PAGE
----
Get Gardening!

Friday, May 21, 2010

Dayton "Dirt" - May 21, 2010

This week for some is a good planting week for your vegetable garden and annual flowers but still the watch word is just that "watch" as frost still could occur. With the soil much warmer, seeds and plants should do just fine unless we get an extended cold, wet period.

In 1972, Hurricane Agnes came up the east coast and was absorbed by a low pressure cell centered over Pennsylvania. Wiles-Barre and Scranton, Pennsylvania flooded severely and even here in Akron, Ohio it was very cold, wet and rainey June 11th through June 15th. I remember well the weather as I had 600 medium hot pepper plants on a somewhat sandy ground which seemed to drain well. Nevertheless the plants were stunted and never did grow well after things warmed back up to normal!

Our hanging baskets should be in their prime now as we time them to look their best between Mother’s Day and last until Memorial Day. It seems the 12" hanging baskets do well with the large soil volume to keep the roots cool and of course allow room for roots to grow. Our larger hanging baskets still have a charge of Osmocote slow release fertilizer to carry them into summer; however, it’s a good idea to supplement this slow release feed once weekly with a liquid fertilizer like Miracle Gro or 20-20-20.

Back to vegetable plants. Remember to not only depend on heirloom varieties of plants as most are not disease resistant like the hybrids are. Also, check into growing plants in an earthbox as this system of growing vegetables is very productive and does not take up a lot of room.

Happy Planting!

Friday, May 14, 2010

Dayton "Dirt" - May 14, 2010

It’s about time to start putting out more tender plants but most of you know that the weather is unpredictable and you still have to be careful. From experience you may have noticed over the years what kind of micro climate you have. In the city or an allotment, it will generally act like a zone 6 climatic zone which enables you in most years to plant now. I know in my own case that the nursery seems much colder than the surrounding area and is truly a climatic zone 5. My mother only lives two miles from the nursery and a frost after mid May in most years is rare. When I see a prediction for an overnight low of 40º F or lower, I know that in almost every case it will frost at the nursery if the sky is clear and the air is still.

Be sure to come in to take a look at all our new varieties of heirloom vegetable plants, strawberry plants, raspberry plants, horseradish, fruit trees, elderberries and blueberry plants.

We’re in a high mode of production now with our blueberry plants so we think you’ll be able to find about anything you want.

Say hello if you see me as I may not readily acknowledge you because of my limited sleep!


Thursday, May 6, 2010

Dayton "Dirt" - May 7, 2010

May 9th is Mother’s Day and is nearing its 100th year anniversary since it officially began with President Wilson’s blessing in 1917. Almost all moms love flowers and I’m sure you’ll find something she’s sure to like.

When you come in the front gate, you won’t be able to not notice the 2300 red tulips that I planted last November called Ile de France. These are a triumph tulip which is a group that blooms after the late April Darwin types. The brilliant red I thought would contrast nicely with the white post and rail fence. Even Claude Monet was inspired by the tulip fields in Holland as he painted them with one of the classic Dutch windmills in the background.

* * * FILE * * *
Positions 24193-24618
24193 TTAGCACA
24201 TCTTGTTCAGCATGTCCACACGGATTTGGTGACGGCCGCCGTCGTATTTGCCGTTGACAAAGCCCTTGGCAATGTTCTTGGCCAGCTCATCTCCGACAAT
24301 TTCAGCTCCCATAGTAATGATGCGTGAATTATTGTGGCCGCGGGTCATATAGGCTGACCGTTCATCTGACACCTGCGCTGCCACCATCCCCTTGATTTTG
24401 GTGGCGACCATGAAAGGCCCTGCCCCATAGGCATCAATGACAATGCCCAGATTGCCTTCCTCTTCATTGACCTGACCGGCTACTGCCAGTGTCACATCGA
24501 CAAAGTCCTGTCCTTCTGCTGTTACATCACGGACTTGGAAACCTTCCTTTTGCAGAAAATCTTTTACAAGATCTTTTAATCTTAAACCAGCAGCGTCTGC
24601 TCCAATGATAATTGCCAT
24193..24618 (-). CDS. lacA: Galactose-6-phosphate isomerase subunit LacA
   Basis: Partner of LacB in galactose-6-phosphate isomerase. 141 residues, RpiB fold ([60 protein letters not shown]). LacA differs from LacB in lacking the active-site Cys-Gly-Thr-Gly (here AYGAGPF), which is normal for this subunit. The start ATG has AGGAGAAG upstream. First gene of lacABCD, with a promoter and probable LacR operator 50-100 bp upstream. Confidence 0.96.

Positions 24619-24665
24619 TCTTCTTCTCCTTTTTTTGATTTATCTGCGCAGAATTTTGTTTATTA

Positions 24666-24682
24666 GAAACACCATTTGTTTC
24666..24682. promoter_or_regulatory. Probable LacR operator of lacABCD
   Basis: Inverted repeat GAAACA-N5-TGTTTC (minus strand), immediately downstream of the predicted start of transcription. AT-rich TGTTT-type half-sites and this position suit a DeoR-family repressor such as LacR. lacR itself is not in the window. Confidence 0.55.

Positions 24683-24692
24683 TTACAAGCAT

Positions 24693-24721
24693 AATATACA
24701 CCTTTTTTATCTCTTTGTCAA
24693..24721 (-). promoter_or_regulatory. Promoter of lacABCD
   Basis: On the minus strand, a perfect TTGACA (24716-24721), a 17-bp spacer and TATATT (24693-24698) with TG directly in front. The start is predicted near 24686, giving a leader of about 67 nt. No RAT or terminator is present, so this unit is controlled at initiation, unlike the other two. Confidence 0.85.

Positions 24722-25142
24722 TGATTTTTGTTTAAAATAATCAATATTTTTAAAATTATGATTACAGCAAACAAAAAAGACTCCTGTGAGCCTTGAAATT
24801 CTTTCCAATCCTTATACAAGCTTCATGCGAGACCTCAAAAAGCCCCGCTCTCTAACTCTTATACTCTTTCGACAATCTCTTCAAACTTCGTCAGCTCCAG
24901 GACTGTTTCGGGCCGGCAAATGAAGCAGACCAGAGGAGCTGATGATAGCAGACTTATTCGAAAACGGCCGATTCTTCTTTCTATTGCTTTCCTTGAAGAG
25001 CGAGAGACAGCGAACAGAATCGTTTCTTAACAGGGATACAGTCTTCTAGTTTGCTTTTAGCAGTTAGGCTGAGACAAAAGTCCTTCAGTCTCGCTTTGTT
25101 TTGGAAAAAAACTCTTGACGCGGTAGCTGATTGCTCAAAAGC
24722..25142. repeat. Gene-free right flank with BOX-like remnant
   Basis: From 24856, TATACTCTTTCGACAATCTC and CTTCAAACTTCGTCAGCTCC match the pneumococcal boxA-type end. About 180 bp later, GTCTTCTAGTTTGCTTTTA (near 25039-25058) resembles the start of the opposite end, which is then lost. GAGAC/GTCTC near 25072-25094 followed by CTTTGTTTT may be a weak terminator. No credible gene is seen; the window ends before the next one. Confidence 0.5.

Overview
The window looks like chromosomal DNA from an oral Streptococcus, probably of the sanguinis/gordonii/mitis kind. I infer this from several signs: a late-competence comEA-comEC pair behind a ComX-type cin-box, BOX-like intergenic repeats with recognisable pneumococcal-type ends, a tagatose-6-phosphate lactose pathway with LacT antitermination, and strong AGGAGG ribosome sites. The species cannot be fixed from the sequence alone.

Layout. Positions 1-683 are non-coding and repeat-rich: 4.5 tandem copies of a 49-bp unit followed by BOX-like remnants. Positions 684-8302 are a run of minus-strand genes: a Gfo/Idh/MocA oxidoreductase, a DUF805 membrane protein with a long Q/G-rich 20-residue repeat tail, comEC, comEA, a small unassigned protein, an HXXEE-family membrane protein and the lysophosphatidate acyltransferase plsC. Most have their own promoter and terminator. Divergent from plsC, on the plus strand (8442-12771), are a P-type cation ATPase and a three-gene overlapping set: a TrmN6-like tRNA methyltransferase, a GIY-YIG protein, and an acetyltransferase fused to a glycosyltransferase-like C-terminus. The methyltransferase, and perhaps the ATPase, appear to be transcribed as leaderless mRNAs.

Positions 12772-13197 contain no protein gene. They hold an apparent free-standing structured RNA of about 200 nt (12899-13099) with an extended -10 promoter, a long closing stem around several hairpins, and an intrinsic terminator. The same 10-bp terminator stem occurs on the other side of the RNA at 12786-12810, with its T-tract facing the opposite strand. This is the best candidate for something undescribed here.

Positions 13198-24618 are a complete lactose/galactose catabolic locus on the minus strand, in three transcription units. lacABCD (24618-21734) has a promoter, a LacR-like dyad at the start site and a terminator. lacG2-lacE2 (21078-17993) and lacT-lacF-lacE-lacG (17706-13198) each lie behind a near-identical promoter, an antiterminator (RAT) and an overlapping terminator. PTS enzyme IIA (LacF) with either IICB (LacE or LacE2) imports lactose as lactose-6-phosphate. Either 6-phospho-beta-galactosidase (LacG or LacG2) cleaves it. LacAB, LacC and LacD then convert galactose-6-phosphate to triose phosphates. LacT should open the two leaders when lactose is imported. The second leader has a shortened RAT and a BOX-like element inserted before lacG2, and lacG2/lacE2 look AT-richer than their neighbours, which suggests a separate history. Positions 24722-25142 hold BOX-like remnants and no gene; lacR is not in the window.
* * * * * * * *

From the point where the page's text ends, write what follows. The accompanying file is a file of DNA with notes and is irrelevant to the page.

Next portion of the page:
This week in May is our very peak of inventory and spring bloom so that I’m sure the nursery will be to your liking. Remember, the old fashioned lilac is on sale this week as an unadvertised special along with the Miss Kim lilac. An advertised special for Azalea ‘Mandarin Lights’ I told you about in my last blog is now available as its getting ready to burst forth with its flowers that will cover the plant in shades of brilliant orange before the leaves fully come out.

Be sure to take a peak at the creeping phlox bed below and to the north of the Owl Barn. Creeping Phlox is a perfect choice for sloping (but also level) beds in full sun or part shade. Then between the boulders, sedums have been coming to life that will eventually fill the cracks and crevices of the extensive boulder wall.

Come take a look!

Friday, April 30, 2010

Dayton "Dirt" - April 30, 2010

Its time to plant your favorite tree whether for shade or ornamental value and we’ve got just the trees to get you started from a small Weeping Pea Tree for your patio or a towering giant like the Eastern White Pine in which the tallest one ever recorded was 227 feet in the state of Maine!

Planting a tree now is perfect while the soil and weather is still cool and moist so that the root system can become well established before the warm weather arrives.

Our flowering trees consist of Flowering Plums, “non-messy” Flowering Crabapples, Golden Chain Tree, Japanese Lilac Tree, Flowering Cherry and White Fringe Trees among many others.

Trees give height and a majestic quality to what would be an otherwise boring landscape.

Could you imagine a street or your yard without trees or flowers? Well, try this. The People’s Republic of China during Chairman Mao’s tenure in 1966 actually banned the people from having flowers as they considered them bourgeois!

With Earth Day just passed on April 22nd, how fitting to plant your favorite tree that will grow and develop year after year long after your new car is in the junk pile!

Plant a tree so that one day as your grandchildren picnic under the shade of its branches that they could say “our grandparents planted this tree for us.” It’s a tree that remembers our grandparents names!